In his motion for new trial the defendant charges that the court erred in not permitting him to show that Sammie Lee, a state's witness, had been convicted in a juvenile proceeding of stealing "in matters growing out of this case" and at the time of trial was confined in the juvenile institution in Boonville. The trial court sustained the state's objection when defendant's counsel sought to refer to the matter in his opening statement and also when he sought to cross-examine the witness with regard to it. The defendant says that these matters went to the interest and credibility of the witness.

The time of the alleged conviction was not shown, but that is not important because the witness was of juvenile age and the statutes during the time in question provided that the disposition of a case against a delinquent child may not be shown "for any purpose whatever." Section 211.010, subd. 4 RSMo 1949, V.A. M.S., and § 211.271, subd. 3, 1957 Cum. Supp., V.A.M.S. Under our statutes the disposition of a case in juvenile court is not deemed a conviction of a crime by the child charged and is not admissible to affect his credibility as a witness. State v. Coffman, 360 Mo. 782, 230 S.W.2d 761, 764; State ex rel. Shartel v. Trimble, 333 Mo. 888, 63 S.W.2d 37-38-39. The court did not err in refusing to allow the reference or the cross-examination.

Next the defendant contends the court erred in not permitting defense counsel in his opening statement to refer to the fact that there had been previous thefts from the defendant and his family in and about their home as this evidence would have explained his state of mind and his conduct on the evening in question and in overruling his offer of proof in this regard. The offer did not undertake to connect Harry Madison or his companions with the prior thefts. Such proof would have been an excursion into the proof of other offenses and its relevancy to any issue in this case is not apparent. The claim of error must be denied.

The defendant assigns error in the overruling of his motion for judgment of acquittal at the close of the state's case and also at the close of all the evidence in the case. As previously stated, after the original verbal altercation, the defendant collected reinforcements because, as he stated it, he and his friend Krone were not able to handle the boys alone. The defendant with his companions then went in search of the boys and when they were found, shots were fired from the defendant's automobile which the jury could find inflicted injuries upon Harry Madison. It is not necessary in these circumstances that the evidence be sufficient for the jury to find that the defendant fired the shot which struck the victim. The evidence is sufficient to show the commission of the crime of which the defendant was convicted and the defendant's criminal agency. "If two or more persons join in a purpose to commit a crime, each of them, if actually or constructively present, is not only guilty as a principal, if the other (or others) commits that particular crime, but he is also guilty of any other crime committed by the other in pursuance of the common purpose, *334 or as a natural or probable consequence thereof." State v. Chernick, Mo., 278 S.W.2d 741, 746. See also State v. Butler, Mo., 310 S.W.2d 952, 957, and State v. Massey, 358 Mo. 1108, 219 S.W.2d 326, 331. The issue was for the jury and the trial court did not err in failing to direct an acquittal.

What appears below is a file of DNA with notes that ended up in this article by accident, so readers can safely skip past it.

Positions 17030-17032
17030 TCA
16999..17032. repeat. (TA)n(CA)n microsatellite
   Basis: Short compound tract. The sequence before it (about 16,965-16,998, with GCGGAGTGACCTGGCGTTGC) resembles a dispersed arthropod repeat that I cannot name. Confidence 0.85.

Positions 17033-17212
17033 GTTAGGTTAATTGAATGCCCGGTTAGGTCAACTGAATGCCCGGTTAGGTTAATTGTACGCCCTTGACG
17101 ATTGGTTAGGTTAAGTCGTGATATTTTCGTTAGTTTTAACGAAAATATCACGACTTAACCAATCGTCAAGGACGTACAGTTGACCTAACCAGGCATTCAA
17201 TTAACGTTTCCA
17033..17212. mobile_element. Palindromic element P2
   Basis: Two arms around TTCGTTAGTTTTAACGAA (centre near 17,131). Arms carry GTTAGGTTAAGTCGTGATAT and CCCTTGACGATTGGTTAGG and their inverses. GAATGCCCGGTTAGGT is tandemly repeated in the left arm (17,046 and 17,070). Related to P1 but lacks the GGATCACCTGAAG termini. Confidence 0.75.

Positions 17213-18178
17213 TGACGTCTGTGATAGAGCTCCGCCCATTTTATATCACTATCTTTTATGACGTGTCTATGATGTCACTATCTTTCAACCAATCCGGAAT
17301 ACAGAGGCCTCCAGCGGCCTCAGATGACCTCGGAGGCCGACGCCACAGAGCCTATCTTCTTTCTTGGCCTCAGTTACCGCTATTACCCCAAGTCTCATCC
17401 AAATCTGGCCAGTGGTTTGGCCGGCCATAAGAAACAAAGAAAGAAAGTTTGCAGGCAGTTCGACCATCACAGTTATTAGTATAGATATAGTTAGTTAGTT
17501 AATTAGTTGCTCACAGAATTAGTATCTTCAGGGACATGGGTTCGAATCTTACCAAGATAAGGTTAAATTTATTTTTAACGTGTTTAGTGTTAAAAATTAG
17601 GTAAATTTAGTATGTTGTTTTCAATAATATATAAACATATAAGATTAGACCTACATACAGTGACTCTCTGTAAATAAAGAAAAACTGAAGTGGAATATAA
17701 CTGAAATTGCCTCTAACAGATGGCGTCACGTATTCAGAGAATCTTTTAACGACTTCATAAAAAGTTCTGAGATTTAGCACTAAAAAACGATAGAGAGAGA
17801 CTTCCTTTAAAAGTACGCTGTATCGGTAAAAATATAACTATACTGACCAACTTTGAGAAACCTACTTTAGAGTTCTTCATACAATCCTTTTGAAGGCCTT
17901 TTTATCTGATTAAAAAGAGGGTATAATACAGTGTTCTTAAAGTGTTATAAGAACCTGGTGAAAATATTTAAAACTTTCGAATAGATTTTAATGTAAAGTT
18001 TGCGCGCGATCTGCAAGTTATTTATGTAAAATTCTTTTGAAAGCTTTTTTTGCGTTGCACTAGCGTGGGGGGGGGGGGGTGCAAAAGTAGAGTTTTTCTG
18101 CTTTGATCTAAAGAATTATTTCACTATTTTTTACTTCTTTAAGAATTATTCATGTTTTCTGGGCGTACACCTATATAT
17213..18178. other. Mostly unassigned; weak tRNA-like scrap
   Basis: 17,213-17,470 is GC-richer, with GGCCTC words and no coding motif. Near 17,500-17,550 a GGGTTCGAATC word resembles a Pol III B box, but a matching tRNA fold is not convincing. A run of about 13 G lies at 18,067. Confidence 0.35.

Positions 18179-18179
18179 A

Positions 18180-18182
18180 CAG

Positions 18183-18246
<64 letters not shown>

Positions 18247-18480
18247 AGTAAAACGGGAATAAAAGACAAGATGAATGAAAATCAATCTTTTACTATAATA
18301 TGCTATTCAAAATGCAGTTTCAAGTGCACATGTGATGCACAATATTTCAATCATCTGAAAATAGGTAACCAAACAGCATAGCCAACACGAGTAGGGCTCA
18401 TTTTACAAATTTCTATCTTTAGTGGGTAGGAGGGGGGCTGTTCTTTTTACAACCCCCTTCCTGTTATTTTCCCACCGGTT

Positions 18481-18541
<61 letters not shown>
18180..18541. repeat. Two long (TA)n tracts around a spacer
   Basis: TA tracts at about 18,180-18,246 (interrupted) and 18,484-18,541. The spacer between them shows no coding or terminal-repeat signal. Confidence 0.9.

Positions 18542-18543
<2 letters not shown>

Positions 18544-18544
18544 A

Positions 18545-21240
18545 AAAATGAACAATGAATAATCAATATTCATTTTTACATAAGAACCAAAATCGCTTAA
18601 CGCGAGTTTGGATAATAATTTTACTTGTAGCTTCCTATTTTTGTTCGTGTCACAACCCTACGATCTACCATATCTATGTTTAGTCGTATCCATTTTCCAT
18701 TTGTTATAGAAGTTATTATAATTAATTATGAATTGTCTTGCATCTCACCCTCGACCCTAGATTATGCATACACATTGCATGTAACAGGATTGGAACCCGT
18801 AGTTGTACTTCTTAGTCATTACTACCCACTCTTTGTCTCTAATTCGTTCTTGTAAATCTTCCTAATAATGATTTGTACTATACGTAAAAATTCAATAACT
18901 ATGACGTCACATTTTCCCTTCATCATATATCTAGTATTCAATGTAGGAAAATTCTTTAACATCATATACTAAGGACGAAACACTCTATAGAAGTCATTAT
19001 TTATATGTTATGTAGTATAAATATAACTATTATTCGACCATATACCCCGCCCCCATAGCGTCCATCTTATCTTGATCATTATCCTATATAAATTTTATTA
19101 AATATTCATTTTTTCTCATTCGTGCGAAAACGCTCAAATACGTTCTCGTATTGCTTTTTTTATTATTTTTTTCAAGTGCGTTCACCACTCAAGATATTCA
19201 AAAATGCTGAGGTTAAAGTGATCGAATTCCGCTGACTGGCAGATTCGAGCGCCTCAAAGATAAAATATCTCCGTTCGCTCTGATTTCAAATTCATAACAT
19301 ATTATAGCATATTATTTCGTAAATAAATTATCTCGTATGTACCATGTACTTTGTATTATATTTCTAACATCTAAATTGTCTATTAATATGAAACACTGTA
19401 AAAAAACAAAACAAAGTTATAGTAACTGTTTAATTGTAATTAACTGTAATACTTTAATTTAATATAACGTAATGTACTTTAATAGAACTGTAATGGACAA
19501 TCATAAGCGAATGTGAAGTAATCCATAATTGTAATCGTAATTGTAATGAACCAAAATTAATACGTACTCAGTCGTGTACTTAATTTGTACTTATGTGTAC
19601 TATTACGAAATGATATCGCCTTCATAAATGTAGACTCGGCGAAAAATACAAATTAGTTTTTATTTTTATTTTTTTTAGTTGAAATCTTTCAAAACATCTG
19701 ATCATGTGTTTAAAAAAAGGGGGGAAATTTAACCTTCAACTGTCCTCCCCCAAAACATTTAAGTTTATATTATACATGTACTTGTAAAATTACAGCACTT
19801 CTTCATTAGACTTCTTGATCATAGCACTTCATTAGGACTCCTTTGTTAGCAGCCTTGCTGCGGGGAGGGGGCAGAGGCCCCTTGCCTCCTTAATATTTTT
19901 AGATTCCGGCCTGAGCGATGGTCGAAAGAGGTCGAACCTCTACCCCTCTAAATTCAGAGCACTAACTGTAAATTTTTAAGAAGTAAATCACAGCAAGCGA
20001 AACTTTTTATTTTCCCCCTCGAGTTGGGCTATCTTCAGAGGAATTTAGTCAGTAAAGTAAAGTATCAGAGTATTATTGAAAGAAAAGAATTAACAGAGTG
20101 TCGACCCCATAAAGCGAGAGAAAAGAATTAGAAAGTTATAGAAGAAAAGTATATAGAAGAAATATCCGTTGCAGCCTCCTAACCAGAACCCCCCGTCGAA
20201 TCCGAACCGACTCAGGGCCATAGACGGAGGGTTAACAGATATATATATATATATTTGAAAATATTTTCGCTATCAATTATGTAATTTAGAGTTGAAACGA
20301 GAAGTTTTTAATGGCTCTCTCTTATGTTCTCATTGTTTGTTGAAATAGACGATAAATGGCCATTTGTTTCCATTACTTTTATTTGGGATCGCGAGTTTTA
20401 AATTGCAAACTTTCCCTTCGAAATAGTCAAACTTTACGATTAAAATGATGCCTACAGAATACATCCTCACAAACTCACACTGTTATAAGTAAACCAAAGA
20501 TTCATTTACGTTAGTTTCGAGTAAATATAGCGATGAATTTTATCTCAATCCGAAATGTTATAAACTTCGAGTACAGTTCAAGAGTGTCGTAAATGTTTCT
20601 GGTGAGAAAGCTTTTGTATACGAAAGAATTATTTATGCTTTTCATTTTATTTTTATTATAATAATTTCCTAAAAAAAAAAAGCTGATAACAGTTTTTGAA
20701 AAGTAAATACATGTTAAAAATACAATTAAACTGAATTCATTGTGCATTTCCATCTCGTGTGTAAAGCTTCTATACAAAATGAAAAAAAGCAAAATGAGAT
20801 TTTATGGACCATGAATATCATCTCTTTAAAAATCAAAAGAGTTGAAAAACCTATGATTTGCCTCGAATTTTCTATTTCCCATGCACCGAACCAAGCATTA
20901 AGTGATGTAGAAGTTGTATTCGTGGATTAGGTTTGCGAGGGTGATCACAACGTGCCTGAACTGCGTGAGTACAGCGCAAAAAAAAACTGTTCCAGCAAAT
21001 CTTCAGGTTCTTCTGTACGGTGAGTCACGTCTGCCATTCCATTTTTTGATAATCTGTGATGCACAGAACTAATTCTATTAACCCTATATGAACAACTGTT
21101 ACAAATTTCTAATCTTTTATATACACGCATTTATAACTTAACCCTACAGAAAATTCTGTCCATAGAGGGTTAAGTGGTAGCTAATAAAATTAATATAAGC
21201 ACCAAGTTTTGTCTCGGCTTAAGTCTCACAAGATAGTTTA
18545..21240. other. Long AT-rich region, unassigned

The prosecuting witness Harry Madison was brought into the court room on a cot or bed and testified in that position. There was evidence that the bullet which struck him on the night in question severed the spinal column in the lumbar region and that his body was paralyzed from that point down. The defendant contends that the trial court erred in failing to declare a mistrial which he sought on the ground "that the State had deliberately staged the method and manner in which the prosecuting witness was wheeled into the court room"; he asserts this was done to bias, prejudice and inflame the minds of the jurors against the defendant.

All of the evidence was to the effect that the bullet had severed the spinal cord and that Madison was partially paralyzed. The defendant sought to show that certain symbols or letters in the hospital record indicated that Madison had been out of bed on several occasions. The evidence in this regard was not conclusive and doctors testified that if the witness was out of bed at any time, he could only have been in a wheel chair. Whether the witness was brought into the court room on a bed or in a wheel chair, the effect on the jury would probably have been about the same. The charge of error is not supported by the record and the court did not err in refusing to declare a mistrial.